They may not be reported speech in a narrow interpretation of that term, but they function syntactically in exactly the same way as 'true' reported speech, for example She said that she was coming. The 'rules' about (non-) backshifting, changing first to third person pronouns, changing time expressions (for example today to that day. etc,) are the same. It seems therefore helpful to have one term for all these sentences. Indirect seems to me to be more appropriate than reported, as some of the possible reported/indirect statements are clearly not reported. 'Speech' is clearly not entirely appropriate, but it has been used for a long time. It seems to me that it is acceptable as part of a technical term, so long as teachers and writers using it make it clear that in the technical term the word speech covers thoughts the written word. Whether or not the words have actually been produced need be addressed only if this issue is raised, in my opinion.

  • +1 for addressing the question!! (and the quality of your answer, of course!) Do you really feel that there is ever any 'adjustment' of pronouns as it were. It makes it sound as if there's a conversion process going on: you put the notional direct speech in here and the reported speech some out there. What I mean is if someone says "You stole my peanuts!" and you say "No, I didn't", we don't assume that there's any 'conversion' going on there.It's just the normal use of deixis. Is there a different process going on in reported speech from the normal deictic use of pronouns, do you think? Commented Nov 6, 2014 at 11:50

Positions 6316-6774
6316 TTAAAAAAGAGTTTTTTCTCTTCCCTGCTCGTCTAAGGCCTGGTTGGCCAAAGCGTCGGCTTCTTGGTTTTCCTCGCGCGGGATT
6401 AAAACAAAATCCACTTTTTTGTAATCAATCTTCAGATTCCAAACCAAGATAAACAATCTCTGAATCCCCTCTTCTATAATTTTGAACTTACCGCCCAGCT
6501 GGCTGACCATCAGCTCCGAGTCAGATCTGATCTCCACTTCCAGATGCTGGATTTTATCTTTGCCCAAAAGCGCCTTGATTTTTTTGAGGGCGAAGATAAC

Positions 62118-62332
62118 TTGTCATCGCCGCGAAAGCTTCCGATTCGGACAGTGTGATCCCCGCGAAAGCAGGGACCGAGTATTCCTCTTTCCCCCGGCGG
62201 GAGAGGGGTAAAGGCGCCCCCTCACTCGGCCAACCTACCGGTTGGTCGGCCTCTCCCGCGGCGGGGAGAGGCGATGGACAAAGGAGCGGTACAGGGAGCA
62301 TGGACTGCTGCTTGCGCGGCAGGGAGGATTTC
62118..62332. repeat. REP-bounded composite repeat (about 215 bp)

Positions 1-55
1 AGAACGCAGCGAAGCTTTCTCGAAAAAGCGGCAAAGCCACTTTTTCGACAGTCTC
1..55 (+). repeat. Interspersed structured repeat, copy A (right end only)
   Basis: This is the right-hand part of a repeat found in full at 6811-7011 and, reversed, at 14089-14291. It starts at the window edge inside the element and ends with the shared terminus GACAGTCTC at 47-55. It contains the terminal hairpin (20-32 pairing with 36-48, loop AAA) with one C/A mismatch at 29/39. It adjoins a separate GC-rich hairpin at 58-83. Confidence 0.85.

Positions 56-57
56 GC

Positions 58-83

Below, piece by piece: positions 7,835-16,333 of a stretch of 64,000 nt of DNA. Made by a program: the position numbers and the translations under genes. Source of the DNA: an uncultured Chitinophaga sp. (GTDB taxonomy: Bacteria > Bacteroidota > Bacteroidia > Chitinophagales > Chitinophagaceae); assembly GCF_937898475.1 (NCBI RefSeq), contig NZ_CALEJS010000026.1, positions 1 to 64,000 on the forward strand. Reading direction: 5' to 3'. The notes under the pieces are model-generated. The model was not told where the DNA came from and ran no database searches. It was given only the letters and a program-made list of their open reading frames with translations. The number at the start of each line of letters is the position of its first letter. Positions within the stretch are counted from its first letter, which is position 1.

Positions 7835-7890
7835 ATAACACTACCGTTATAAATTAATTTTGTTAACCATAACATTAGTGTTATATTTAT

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    @Araucaria - I agree that the pronoun usage in both direct and indirect speech is the normal use of deixis, in normal situations, for native speakers and many learners. However, my personal experience suggests that learners (including young native speakers) who are required to transform direct into indirect speech concentrate so much on backshifting that they forget about the pronouns and time expressions. That is one reason I mentioned them. The other is that mentioning them makes a stronger case for regarding all the utterances I listed as indirect speech.
    – tunny
    Commented Nov 6, 2014 at 12:22
  • I was once given some advice by a DELTA tutor never to teach reported speech, because until you do they will never make any mistakes outside of the normal tense mistakes that they make anyway. I have experimented with this and it seems to be true, that if you don't ever teach them reported speech they never stuff it up in their writing or speaking. However, if you start giving them transformations they will. My theory about why this is so, is that we never transform people's speech in this way. We just report the information that they gave us. We barely ever can remember the exact ... Commented Nov 6, 2014 at 12:34
  • ... wording, and rarely do we care. If we did we'd use direct speech (yes, should have used direct and indirect). Often what is considered to be reported speech has no syntactic or lexical connection with what was actually said. So, in response to what was that Michael Moore film about we might say Oh, he just says that we went to war in Iraq over oil. Of course that's just a summary of the information, not the speech ... That insight from students only stuffing things up after you start teaching them reported speech is why I don't really believe in any conversion ideas :( Commented Nov 6, 2014 at 12:39